Issue: Property taxation as a revenue source creates an incentive for communities to prefer high-value homes over ones that benefit their own residents, but instead can be a tool that promotes more home affordability and safety
- Change property transfer taxation rates for sales to be higher if the sale is of a primary residence that will no longer be used as such, or if ownership has been short term (helping to dampen creation of short-term rentals (STRs) and flipping. This can be customized to exempt things like ski condos, etc.). Channel revenue to address the problem.
- Change property taxation to make housing not a speculative asset (which drives some neighbor concerns about loss in value).
- Change property tax to recognize affordability covenants in valuation to lower tax burden.
- Create property tax ‘holiday’ to forego increased value for some amount of time for improvements to property used for code/safety/health and for affordable housing apartment projects. Enable municipalities to establish “housing opportunity zones” with limited-time property tax relief via expansion of the Community Revitalization Tax Incentive (RSA 79-e).
Issue: Economic development funding tools need to expand as housing is often the most needed item by local employers.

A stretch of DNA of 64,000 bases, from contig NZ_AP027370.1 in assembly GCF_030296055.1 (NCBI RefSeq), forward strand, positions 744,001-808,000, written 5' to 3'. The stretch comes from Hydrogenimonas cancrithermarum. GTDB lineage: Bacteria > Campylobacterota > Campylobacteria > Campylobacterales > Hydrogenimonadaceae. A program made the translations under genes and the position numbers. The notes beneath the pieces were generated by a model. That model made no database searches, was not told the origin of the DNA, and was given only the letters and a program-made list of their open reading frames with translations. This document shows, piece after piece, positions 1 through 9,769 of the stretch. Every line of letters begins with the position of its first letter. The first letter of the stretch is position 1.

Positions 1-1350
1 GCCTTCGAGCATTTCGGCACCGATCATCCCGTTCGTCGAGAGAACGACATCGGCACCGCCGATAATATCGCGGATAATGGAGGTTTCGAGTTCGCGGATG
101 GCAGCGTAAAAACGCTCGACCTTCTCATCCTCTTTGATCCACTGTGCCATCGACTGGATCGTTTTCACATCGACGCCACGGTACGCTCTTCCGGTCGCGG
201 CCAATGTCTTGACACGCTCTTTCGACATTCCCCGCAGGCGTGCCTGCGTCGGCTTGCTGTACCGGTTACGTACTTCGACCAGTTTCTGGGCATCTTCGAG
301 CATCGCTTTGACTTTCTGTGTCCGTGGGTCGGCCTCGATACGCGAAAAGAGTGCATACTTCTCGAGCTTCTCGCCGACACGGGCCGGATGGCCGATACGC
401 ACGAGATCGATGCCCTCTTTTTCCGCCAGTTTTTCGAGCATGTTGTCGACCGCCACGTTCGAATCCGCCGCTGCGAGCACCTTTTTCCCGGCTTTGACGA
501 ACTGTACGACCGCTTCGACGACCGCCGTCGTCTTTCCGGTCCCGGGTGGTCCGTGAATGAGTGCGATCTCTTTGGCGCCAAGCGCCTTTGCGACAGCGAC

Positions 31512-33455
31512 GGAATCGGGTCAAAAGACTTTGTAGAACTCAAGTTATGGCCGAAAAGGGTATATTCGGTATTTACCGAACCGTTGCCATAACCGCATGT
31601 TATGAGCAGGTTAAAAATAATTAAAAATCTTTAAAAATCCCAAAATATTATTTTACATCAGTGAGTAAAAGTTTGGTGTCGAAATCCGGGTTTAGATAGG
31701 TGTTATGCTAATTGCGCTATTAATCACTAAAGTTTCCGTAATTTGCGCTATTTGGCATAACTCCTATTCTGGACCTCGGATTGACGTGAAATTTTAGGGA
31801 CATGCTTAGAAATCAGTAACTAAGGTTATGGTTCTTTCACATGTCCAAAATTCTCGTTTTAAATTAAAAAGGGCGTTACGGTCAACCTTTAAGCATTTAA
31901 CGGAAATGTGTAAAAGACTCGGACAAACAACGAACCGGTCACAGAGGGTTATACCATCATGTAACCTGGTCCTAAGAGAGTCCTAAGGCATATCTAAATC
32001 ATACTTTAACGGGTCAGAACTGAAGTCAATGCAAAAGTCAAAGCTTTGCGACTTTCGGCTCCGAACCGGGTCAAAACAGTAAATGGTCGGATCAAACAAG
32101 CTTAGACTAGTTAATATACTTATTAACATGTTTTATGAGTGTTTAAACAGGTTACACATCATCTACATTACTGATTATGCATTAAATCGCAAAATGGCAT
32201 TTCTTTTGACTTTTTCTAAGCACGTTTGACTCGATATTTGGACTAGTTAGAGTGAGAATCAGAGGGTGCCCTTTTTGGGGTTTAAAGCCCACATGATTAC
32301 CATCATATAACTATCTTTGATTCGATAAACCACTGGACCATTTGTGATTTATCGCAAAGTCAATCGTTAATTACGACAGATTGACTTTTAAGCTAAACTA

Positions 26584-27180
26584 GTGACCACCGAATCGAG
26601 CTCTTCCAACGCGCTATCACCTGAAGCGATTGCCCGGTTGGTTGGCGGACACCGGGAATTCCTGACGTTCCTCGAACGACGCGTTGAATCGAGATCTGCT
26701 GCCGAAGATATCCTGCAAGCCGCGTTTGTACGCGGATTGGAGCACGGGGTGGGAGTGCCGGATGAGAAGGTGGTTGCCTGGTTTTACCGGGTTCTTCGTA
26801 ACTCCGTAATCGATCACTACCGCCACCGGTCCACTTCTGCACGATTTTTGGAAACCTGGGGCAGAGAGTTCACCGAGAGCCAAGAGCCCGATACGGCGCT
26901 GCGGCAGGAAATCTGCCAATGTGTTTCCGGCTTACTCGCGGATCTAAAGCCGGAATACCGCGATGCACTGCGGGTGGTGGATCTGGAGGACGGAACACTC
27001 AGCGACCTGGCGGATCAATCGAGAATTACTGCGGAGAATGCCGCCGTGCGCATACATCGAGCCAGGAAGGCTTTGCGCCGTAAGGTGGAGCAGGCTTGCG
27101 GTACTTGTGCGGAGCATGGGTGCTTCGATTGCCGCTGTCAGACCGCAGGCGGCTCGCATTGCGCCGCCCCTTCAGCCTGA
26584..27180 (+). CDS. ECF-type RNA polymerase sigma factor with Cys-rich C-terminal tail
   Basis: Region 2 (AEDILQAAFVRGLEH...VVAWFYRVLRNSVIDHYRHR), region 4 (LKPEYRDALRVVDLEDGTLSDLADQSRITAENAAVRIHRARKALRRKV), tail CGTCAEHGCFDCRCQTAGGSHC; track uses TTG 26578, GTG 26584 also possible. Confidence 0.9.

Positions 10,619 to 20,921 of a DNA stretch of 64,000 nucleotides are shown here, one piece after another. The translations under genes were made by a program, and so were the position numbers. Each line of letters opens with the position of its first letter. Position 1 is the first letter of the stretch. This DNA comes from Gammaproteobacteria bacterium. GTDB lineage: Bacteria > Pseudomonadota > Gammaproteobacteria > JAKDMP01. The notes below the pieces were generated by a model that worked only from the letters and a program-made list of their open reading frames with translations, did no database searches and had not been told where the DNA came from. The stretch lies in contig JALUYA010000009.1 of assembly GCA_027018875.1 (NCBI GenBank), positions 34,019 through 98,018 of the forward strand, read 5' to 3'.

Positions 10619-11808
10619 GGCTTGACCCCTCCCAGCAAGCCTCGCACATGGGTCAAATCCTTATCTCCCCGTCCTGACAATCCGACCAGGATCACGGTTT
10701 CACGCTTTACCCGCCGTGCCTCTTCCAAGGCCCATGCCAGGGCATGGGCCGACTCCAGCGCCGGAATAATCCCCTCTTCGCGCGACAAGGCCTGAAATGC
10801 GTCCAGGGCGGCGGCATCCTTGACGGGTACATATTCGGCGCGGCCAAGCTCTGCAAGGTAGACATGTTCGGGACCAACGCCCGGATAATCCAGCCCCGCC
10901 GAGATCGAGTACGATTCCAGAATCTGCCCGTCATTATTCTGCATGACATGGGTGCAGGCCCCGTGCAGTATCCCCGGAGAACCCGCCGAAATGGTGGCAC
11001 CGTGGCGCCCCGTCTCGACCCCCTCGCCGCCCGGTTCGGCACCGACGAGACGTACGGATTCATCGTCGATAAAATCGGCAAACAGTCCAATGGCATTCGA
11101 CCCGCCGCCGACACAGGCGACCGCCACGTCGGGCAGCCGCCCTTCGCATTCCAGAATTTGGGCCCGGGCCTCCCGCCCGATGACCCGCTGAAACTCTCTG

- Expand TIF districts to incorporate housing. Permit municipal economic development and revitalization districts (NH RSA 162-k) to be used for residential housing.
- Provide additional funding for affordable housing. In New Hampshire, at least $10 million per biennium for the state affordable housing trust fund should be provided.
- Fund permanent supportive housing units.
- Increase funding for support agencies to provide counseling services so that prospective owners and tenants can better meet their housing needs.
- Increase state funding for local and regional planning to focus on planning for housing needs.
- Review Vermont rules to see if there are areas to use technical merits versus an inflexible rule. For example, Vermont Wastewater System and Potable Water Supply Rules (Rules) effective April 12, 2019 require 24-inches of suitable soil to consider an on-site wastewater disposal system. In contrast, New Hampshire wastewater regulations allow a system in all settings except what it defines as Hydric A soils and wetlands.
Issue: (VT specific) Act 250 creates a second layer of permitting in some areas with sufficient local permitting.
- Remove Act 250 permitting for affordable housing projects in any state designated areas that are covered by local zoning and subdivision.
Issue: Short-term rentals (STRs) can be detrimental to affordability. The location and existence of such rentals is often a mystery to towns.
- Require all rentals to register with the state and town. Have higher registration rates for STRs and use rental registry fees to fund the inspection and improvement program.
- Clearly enable local regulation of STRs.
Issue: (VT specific) Rental conditions are often poor due to lack of inspection and enforcement. Most towns lack capacity to do inspections and enforcement.
- Create a state inspection and enforcement program that can be delegated to the local level if desired. Couple increased inspections with funding to make code improvements.